The biggest impact is on men. Over the past few decades, men have lagged behind women in acquiring education and skills. According to the Bureau of Labor Statistics, at age 22, 185 women have graduated from college for every 100 men who have done so. Furthermore, men are concentrated in industries where employment is declining (manufacturing) or highly cyclical (construction).
Nearly a fifth of all men between 25 and 54 did not have jobs, the highest figure since the labor bureau began counting in 1948. We are either at or about to reach a historical marker: for the first time there will be more women in the work force than men.
Long-term unemployment is one of the most devastating experiences a person can endure -- equal, according to some measures, to the death of a spouse. Men who are unemployed for a significant amount of time are more likely to drink more, abuse their children more and suffer debilitating blows to their identity. Unemployed men are not exactly the most eligible mates. So in areas of high unemployment, marriage rates can crumble -- while the childbearing rates of unmarried, low-income women soar.
Recessions test social capital. If social bonds are strong, nations can be surprisingly resilient. If they are weak, the social, psychological, familial and emotional costs can be huge. The U.S. endured the Great Depression reasonably well because family bonds and social trust were high. Russia, on the other hand, was decimated by the post-Soviet economic turmoil because social trust was nonexistent. Today, with most of their jobs gone overseas, America's working class is in danger of descending into a comparable kind of severe dysfunction, which, if left untended, could lead to very unfortunate political developments: the very malleable Tea Party movement (aided, shaped, influenced and abetted by Fox News and various rightwing think tanks -- combined with the massive corporate funding of major political campaigns and most of the political attack ads on TV) could easily develop fascist proclivities.
Hence the doubly crucial importance of rebuilding a national infrastructure landscape that has deteriorated so badly that it and the nation's immense indebtedness, from war and mismanagement, are beginning to threaten the nation's economic viability.
Not only do we need to stop bridges from falling down and water mains from breaking as regularly as they do, we need to prevent our working class from continuing its descent into crippling dysfunction. So what could be a better source of the jobs that can rescue America's working class, than the very jobs that can also prevent our bridges and water mains from breaking?! Yet bridges and water mains are far from being the only kinds of infrastructure in America that are badly in need of repair and replacement.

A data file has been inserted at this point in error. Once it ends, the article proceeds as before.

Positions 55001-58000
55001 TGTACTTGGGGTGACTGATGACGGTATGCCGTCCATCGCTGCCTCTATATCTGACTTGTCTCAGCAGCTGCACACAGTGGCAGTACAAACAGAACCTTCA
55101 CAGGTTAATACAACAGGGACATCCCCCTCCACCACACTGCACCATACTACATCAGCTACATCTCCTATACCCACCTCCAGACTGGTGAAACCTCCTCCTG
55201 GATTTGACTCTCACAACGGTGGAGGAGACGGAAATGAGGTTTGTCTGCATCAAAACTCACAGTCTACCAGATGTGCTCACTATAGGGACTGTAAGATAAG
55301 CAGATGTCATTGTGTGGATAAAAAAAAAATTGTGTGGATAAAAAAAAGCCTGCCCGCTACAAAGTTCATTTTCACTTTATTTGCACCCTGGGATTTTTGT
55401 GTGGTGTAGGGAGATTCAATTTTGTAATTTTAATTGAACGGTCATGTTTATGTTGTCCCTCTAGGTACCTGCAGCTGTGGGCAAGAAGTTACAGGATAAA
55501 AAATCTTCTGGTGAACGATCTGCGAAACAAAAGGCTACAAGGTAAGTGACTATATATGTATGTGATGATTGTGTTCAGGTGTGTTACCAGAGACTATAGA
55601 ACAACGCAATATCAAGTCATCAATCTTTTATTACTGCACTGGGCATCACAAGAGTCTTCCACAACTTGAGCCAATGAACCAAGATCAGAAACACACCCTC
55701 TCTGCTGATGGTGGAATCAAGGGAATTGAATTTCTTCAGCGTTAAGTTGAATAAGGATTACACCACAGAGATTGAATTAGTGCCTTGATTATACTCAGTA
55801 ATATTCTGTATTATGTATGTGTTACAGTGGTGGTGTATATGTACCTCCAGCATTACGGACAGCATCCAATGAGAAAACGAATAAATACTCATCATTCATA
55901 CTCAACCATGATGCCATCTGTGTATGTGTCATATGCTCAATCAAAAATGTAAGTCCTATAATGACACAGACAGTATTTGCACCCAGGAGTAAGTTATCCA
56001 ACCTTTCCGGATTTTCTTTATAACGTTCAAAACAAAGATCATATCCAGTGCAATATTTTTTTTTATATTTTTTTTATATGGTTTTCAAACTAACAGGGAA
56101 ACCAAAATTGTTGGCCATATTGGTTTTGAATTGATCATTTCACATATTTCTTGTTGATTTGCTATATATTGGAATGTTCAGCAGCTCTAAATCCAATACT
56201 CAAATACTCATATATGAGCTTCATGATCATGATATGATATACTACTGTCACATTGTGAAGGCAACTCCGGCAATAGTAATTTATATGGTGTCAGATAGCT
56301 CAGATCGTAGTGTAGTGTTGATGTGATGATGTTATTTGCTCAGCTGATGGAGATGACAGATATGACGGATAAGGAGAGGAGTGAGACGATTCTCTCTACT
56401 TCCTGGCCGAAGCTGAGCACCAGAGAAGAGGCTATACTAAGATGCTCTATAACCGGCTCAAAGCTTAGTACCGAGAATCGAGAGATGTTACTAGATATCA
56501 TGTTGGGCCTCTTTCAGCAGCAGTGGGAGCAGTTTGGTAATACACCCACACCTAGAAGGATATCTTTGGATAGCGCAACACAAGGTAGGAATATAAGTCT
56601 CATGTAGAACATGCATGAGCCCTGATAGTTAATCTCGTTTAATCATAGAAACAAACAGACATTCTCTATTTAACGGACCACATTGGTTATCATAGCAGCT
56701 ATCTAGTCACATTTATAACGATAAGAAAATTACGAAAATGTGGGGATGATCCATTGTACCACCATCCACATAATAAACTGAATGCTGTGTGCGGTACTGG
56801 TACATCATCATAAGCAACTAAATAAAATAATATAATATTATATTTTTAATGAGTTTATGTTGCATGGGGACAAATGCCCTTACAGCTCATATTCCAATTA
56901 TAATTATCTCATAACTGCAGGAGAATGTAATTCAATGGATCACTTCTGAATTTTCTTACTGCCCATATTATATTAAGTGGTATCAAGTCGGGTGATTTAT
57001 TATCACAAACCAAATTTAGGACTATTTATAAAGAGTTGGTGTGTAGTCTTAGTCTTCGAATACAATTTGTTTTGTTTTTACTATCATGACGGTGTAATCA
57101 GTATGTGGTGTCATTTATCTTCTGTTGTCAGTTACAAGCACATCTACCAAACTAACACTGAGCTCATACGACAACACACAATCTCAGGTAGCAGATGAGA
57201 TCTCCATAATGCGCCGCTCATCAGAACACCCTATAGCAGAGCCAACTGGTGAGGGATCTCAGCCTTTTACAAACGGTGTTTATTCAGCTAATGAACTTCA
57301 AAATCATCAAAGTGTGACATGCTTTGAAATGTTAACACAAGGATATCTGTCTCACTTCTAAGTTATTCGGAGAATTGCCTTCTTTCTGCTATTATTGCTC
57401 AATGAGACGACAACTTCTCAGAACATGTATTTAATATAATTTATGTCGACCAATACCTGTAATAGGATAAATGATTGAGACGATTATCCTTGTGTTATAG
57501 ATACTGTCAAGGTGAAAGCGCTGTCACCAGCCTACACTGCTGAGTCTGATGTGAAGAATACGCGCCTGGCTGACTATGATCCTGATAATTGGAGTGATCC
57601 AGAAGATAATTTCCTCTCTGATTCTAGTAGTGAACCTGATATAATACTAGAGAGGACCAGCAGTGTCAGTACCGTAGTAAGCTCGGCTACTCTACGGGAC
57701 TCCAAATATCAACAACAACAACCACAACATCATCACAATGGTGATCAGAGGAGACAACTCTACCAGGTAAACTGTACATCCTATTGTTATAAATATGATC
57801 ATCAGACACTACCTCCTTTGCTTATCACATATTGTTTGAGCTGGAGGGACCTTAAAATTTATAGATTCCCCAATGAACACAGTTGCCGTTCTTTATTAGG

New Orleans was lost for want of an adequate system of levees and floodwalls. Lawrence Summers, President Obama's chief economic adviser, tells us that 75% of America's public schools have structural deficiencies. The nation's ports, inland waterways, drinking water and wastewater systems are also badly in need of repair.
Ignoring these problems imperils public safety, diminishes our economic competitiveness, is penny-wise and pound-foolish, and results in tremendous missed opportunities to create new jobs on a vast scale.
Competitors are leaving us behind when it comes to infrastructure investment. China is building a network of 42 high-speed rail lines, while the U.S. has yet to build its first. Other nations are well ahead of us in the deployment of broadband service and green energy technology. We spend scandalous (and costly) amounts of time sitting in traffic jams or enduring the endless horrors of airline travel. Low-cost, high-speed Internet access, increasingly common in many parts of Asia and Europe, is little more than a science-fiction fantasy in many parts of the United States.
In Pennsylvania alone there were more than 5,600 bridges in severe need of repair. So the governor of the state more than tripled the amount in the capital budget, from $200 million a year to $700 million a year and got a special appropriation from the Legislature to do $200 million a year in extra infrastructure repair for the next four years.
The result? A lot of bridges were repaired. The bad news was that by the end of the sixth year of repairing bridges, in 2008, the number of deficient or structurally obsolete bridges had gone from 5,600 to more than 6,000. How could this be? The reason was that Pennsylvania had and still has huge numbers of bridges that are more than 75 years old, while the recommended lifespan for a bridge is 40 years. So in the time it took to replace or fix any two bridges, three more would bump onto the list of those in critical need of repair. That's what happens when, for the 30 years since Reagan took the White House, a country puts off infrastructure repair so as to keep funneling trillions of tax dollars into Wall Street schemes and tax breaks for multimillionaires.
It's easy, especially in tough economic times, to push aside infrastructure initiatives, including basic maintenance and repair, in favor of issues that seem more pressing or more appealing to the ruling class. But this misses the point that infrastructure spending that is thoughtful and wise is a crucial investment in the nation's future, as well as a world-class source of high-value jobs.